Higher Barriers to Entry and Favorable Demographics Make Encompass Health
A small universe
It’s one thing to say you prefer quality companies, but how do you find them? At Jensen, quality has a very specific meaning. Companies must clear a high bar to be considered quality, which few manage to do.
The Jensen Quality Value investment team starts with all U.S. public companies, then filters out those companies to a list of just 290 or so names. Then, they eliminate names that are too expensive and dive into the research.
One stock that made the cut in recent years was Encompass Health (EHC), a post-acute healthcare provider of inpatient rehab facilities, home health and hospice services. Encompass entered the Jensen Quality Value Strategy in 2017 when it traded at about $45 a share, says Tyra Pratt, one of the managers and the lead analyst on the stock.
Quality in a regulated environment
Pratt and her colleagues like that Encompass, the largest owner and operator of inpatient rehab facilities in the country as of March 2022, operates in an industry with relatively high barriers to entry. With federal and state laws controlling healthcare, there’s a lot of red tape involved, but companies that know how to navigate these bureaucracies can create efficiencies and gain market share that their competitors can’t match.
In particular, the Birmingham, Alabama-based company excels in lowering readmission rates for its patients. Medicare and Medicaid, which accounts for the bulk of Encompass’s revenues, have adopted a value-based reimbursement model in recent years. Reimbursements are based in part on how well providers achieve better outcomes, such as lower costs and lower readmission rates.
Encompass has done this through a significant investment in technology to coordinate care between patients, physicians and caregivers seamlessly. By using predictive analytics, Encompass gains additional insights into the level of care that different patients need, which helps to reduce costs.
“They’ve been able to prove that they can provide quality care in a cost-efficient manner,” says Pratt. “They have the ability to lower readmission rates and treat higher acuity patients.”
Riding tailwinds, dodging headwinds
Giving Encompass an added boost is a powerful long-term trend: the aging Baby Boom generation, now between 58 and 76 years old. As this large generation moves through its senior year, they will continue to be big users of the post-acute care services that Encompass provides.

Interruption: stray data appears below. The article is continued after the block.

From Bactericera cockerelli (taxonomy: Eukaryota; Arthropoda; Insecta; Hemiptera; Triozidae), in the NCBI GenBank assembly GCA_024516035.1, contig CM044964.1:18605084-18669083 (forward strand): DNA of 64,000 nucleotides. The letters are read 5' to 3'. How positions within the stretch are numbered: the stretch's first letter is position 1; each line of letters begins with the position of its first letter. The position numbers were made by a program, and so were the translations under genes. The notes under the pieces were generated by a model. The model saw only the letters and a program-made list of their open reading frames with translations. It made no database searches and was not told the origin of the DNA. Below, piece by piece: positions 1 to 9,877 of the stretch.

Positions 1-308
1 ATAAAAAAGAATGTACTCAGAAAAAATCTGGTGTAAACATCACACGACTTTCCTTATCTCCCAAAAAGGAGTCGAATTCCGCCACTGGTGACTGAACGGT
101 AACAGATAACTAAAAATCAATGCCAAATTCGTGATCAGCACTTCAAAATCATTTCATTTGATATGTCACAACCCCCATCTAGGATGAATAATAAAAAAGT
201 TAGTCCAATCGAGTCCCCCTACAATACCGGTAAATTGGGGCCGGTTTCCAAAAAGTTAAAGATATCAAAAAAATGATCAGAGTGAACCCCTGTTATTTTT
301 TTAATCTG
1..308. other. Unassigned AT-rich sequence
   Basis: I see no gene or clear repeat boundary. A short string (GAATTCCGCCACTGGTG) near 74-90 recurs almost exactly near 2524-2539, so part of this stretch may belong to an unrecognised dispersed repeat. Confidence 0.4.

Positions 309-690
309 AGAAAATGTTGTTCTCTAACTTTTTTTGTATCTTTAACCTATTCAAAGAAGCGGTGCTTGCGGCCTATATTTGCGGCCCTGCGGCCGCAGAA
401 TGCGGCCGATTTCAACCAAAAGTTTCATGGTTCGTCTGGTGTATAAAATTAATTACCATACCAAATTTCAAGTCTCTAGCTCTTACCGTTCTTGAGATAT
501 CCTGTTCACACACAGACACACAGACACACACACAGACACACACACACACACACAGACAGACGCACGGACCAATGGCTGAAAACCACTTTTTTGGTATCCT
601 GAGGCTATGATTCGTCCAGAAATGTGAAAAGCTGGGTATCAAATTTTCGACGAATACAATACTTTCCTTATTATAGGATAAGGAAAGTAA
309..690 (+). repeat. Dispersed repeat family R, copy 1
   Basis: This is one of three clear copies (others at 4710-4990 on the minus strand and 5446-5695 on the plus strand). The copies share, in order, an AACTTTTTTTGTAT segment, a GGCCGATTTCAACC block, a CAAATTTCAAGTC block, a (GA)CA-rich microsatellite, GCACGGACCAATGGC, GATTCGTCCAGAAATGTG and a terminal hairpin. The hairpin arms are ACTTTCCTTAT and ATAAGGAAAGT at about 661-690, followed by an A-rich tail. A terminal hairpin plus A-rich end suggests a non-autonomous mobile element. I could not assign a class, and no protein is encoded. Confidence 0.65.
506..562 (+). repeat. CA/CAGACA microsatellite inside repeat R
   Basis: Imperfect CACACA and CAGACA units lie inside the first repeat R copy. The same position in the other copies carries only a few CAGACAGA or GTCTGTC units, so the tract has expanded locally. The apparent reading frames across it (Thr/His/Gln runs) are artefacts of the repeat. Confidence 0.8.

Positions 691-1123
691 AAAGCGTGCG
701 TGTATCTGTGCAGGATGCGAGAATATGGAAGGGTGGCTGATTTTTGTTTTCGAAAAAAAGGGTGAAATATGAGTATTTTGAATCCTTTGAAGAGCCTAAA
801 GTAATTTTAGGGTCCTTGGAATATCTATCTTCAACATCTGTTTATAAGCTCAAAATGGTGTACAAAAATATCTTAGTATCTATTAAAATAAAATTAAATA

“We can’t see a scenario where their services are not going to be needed, especially as Baby Boomers continue to age,” Pratt says.
Encompass hasn’t been immune to the challenges brought on by COVID-19, however.
With staffing constraints from quarantines and industrywide shortages to lockdowns at assisted living facilities early in the pandemic, providing at home services to patients has been challenging, leading to lost revenue. Similarly, periodic halts on elective surgeries like hip and knee replacements during ongoing COVID surges mean that Encompass is not able to provide—and get paid for—post-surgical acute care. Encompass’ stock price has declined close to 30 percent over the past 12 months.
“Encompass has gone through a lot of ups and downs,” Pratt acknowledges. “It’s been beaten up, but our long-term investment thesis never changed.”
Jensen used periods of bad news to add to its position, making it one of the top holdings in the Quality Value Strategy.
Taking a pause
While Pratt and her colleagues continue to like Encompass’s market-leading position in an industry with high barriers to entry and favorable demographics, they’re also unsure of the company’s plans to spin off its in-home health and hospice care segments. They’re taking a wait-and-see approach.
“We haven’t added to our position recently,” Pratt explains. “We want to know what the business looks like post spin-off before we buy more.”
All of which goes to show: nothing is without risk, but with careful consideration, short-term fluctuations can present long-term opportunities.
The company discussions in this article are solely intended to illustrate the application of our investment approach and is not to be considered a recommendation by Jensen. Our views expressed herein are subject to change and should not be construed as a recommendation or offer to buy or sell any security and are not designed or intended as a basis or determination for making any investment decision for any security. Our discussions should not be construed as an indication that an investment in a security has been or will be profitable, or that the investment recommendations or decisions we make in the future will be profitable or will equal the investment performance of any security discussed herein.
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